Adaptation and genetic analysis of earliness and yield component traits of yam bean (Pachyrhizus Spp.) in Rwanda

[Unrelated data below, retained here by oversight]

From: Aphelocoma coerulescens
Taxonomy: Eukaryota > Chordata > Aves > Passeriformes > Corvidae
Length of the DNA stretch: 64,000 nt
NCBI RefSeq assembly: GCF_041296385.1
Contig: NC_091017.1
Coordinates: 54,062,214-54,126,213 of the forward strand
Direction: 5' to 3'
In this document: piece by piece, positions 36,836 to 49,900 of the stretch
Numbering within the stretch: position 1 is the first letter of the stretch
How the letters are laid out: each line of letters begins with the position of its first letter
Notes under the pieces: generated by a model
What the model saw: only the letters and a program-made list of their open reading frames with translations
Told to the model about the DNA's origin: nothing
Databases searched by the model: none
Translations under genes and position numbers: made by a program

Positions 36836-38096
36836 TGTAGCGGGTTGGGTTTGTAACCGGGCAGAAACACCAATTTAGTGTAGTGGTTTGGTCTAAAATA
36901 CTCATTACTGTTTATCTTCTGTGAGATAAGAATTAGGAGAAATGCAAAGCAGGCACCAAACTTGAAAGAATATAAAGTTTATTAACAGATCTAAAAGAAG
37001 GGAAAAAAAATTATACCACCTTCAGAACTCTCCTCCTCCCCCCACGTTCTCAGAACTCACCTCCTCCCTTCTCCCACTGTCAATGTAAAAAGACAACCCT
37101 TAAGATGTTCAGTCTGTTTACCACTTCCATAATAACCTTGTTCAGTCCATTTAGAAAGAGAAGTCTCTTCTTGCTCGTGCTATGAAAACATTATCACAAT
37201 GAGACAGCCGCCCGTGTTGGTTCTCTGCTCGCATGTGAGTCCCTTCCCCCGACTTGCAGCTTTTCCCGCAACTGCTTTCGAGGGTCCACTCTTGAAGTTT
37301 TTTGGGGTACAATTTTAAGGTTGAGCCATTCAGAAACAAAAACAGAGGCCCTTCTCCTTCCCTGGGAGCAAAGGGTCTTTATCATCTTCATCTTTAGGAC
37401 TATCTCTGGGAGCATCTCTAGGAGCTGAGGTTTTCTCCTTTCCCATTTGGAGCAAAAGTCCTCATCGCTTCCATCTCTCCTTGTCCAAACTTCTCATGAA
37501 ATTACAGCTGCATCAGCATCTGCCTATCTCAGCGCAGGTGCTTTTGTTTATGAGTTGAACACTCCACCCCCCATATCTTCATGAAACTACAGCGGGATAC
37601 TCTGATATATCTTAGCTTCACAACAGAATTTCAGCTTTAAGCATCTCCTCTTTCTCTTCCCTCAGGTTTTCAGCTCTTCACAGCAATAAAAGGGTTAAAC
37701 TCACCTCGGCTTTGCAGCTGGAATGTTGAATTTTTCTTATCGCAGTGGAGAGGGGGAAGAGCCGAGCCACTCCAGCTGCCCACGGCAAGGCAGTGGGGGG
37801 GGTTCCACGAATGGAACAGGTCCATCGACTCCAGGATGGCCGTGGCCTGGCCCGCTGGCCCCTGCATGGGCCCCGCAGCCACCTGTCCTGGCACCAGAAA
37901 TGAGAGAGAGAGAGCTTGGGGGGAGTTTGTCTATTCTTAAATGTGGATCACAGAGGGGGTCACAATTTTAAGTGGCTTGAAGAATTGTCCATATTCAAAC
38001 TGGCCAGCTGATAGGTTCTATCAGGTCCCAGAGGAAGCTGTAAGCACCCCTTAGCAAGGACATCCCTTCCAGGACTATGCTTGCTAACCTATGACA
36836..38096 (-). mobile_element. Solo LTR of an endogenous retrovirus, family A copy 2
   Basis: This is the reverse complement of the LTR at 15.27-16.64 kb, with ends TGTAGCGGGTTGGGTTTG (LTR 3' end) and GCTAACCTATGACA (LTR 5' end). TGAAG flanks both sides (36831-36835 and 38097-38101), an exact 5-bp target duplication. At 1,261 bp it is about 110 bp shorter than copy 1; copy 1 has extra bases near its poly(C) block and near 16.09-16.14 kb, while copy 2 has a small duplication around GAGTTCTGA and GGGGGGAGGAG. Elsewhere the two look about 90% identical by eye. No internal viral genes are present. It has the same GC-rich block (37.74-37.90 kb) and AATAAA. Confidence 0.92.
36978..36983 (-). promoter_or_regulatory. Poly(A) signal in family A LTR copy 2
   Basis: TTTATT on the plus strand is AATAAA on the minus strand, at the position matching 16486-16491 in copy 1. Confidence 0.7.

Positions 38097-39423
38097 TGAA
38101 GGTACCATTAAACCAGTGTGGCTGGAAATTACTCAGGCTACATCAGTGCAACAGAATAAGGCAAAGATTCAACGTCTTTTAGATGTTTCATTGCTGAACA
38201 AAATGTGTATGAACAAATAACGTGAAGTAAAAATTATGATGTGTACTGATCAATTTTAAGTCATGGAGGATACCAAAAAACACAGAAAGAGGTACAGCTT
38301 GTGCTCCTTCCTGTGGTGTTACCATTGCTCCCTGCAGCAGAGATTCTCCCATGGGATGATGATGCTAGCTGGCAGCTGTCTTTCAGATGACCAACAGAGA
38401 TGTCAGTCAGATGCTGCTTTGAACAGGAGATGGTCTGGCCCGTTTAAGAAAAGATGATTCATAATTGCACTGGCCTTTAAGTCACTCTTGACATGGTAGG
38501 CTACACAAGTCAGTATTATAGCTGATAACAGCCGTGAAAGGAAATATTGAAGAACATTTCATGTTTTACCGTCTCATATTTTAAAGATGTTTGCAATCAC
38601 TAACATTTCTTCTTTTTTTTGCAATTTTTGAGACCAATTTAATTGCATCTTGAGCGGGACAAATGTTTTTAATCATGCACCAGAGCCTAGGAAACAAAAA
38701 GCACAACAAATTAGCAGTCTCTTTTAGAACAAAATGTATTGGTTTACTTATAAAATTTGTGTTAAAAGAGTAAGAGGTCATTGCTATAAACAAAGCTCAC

The yam bean (Pachyrizhus spp) is a high yielding storage root legume, rich in protein and micronutrients. The crop is constituted by three species, P. ahipa, P. erosus and P. tuberosus that are in cultivation but remain orphaned in research. The yam bean was recently introduced into Rwanda to determine its adaptability, adoption and improvement potential for integration into the diverse farming agro-ecologies and improvement of diets of root crop dependent communities. Field evaluation of 22 yam bean accessions was done across three experimental sites (Karama, Musanze and Rubona) representing the major root crop growing regions of Rwanda. The study involved crossing three yam bean accessions of early maturing P. ahipa and three late maturing P. tuberosus which were crossed using North Carolina II mating design followed by field evaluation of F1 and their parents to determine genetic control for earliness. Seven F2 progenies were further evaluated at Rubona research station located in southern province of Rwanda and assessed for genetic variability, heritability and genetic advance for yield traits to determine potential for yam bean improvement. A randomized completed block design (RCBD) with 3 replications was used and data collected on yield and yield components of the progenies. The GGE bi-plot revealed that EC209018 was high yielding but unstable. However, genotypes, AC209034, AC209035 and EC209046, were outstanding in terms of adaptation and relative stability across the 3 locations, suggesting consistent root yields irrespective of location and environmental conditions. The GGE scatter plot showed that all environments formed one mega-environment for storage root yield and two mega-environments for biomass suggesting that yam bean is adapted in the Rwandan environment and can easily be integrated into the farming systems of Rwanda to supplement diets of communities with root crop rich in protein, zinc and iron. The crosses were significantly (P<0.01) different for key earliness traits, days to emergence, days to start flowering, days to 50% flowering and days to maturity in addition to storage root yield, plant height, number of clusters, and seed yield. High and significant General Combining Ability (GCA) and Specific Combining Ability (SCA) were observed for several traits, with a predictability ratio (σ2gca / σ2sca) being higher than unity for all earliness traits, indicating predominance of additive gene actions. These findings suggested that earliness traits could be improved through selection during early generation phase which would effectively lead to selection of lines with short time to 50% flowering, and days to maturity. Cultivars with high GCA can be used to transfer suitable genes of earliness into yam bean genotypes as our effective breeding strategy for earliness in new lines. The results demonstrated highly significant (p<0.01) genetic variability for yield and yield traits; plant vigor (PV), weight of pods (WOP), plant height (PHT), 100 seed weight (100SW), total biomass yield (TBY), storage root yield (SRY), dry matter content (DMC), and starch content (STA). High genetic and phenotypic variances and genotypic coefficients of variation (GCV> 25%) were observed for WOP, PHT, 100SW, TBY, DMC, and STA. Estimates of heritability were greater than 0.5 for all traits except seed yield, number of roots and number of pods. The genetic advance as percentage of the mean (GAM%) was high for PV (91.39%), WOP (133.88%), PHT (73.56%), 100SW (17.78), TBY (25.15%) and DMC (33.95%). Correlational analysis revealed positive and significant (p<0.05) associations between PV and PHT, protein content (PRO), 100SW, TBY, SRY, and DMC while DMC had positive and significant (p<0.01) correlations with STA. These results indicated presence of high genetic variability, heritability and expected genetic gain and confirmed potential for genetic improvement of plant vigor, weight of pods, plant height, 100 seed weight, total biomass yield, storage root fresh yield, dry matter content and starch content of yam beans in Rwanda. The high yielding and well adapted genotypes that were identified in this study viz, AC 209033, AC 209035 and EC209018 should be assessed through participatory farmer’s selection for quick adoption. In medium term, several crosses should be initiated using the few parental germplasm to form base populations for recurrent selection of yam bean for earliness and high yield. A breeding program should be initiated targeting the development of high yielding and early maturing yam bean accessions by utilizing the high genetic variability and predominance of additive genetic effects that were found to control these traits.